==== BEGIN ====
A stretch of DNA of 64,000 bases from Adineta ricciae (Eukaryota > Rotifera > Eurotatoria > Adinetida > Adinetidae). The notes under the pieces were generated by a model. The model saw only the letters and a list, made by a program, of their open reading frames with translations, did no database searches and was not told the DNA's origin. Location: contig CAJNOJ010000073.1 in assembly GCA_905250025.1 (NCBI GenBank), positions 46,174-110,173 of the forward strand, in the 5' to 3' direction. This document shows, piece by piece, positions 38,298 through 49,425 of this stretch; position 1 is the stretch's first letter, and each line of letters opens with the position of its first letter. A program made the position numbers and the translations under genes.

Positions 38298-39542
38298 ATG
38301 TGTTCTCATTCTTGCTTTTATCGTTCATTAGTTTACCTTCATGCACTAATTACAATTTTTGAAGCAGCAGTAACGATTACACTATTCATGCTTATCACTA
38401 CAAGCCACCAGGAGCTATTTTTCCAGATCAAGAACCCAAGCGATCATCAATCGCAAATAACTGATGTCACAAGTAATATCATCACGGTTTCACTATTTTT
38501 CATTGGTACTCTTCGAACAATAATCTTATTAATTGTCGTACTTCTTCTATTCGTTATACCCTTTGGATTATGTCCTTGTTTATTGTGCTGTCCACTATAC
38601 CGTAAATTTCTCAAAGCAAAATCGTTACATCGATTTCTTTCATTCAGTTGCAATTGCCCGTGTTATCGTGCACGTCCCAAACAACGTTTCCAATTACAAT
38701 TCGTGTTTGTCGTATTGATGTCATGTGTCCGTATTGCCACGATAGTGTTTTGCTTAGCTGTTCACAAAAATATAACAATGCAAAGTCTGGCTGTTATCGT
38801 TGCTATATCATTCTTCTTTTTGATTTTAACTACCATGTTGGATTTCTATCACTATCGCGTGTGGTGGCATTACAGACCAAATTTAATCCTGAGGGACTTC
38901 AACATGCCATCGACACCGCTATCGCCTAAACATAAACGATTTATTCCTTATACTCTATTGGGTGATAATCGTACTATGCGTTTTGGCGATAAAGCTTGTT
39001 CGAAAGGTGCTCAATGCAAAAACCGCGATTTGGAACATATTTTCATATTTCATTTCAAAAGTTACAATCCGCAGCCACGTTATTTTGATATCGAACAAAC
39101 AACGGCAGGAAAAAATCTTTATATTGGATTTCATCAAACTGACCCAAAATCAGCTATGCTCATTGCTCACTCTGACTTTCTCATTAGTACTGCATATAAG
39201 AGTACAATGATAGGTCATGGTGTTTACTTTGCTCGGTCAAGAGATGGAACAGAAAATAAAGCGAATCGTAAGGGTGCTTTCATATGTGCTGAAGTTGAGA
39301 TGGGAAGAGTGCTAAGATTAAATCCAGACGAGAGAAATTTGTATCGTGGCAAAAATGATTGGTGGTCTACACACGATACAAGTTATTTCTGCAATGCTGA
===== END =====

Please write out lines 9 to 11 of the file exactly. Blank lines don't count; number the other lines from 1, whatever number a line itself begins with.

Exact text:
38801 TGCTATATCATTCTTCTTTTTGATTTTAACTACCATGTTGGATTTCTATCACTATCGCGTGTGGTGGCATTACAGACCAAATTTAATCCTGAGGGACTTC
38901 AACATGCCATCGACACCGCTATCGCCTAAACATAAACGATTTATTCCTTATACTCTATTGGGTGATAATCGTACTATGCGTTTTGGCGATAAAGCTTGTT
39001 CGAAAGGTGCTCAATGCAAAAACCGCGATTTGGAACATATTTTCATATTTCATTTCAAAAGTTACAATCCGCAGCCACGTTATTTTGATATCGAACAAAC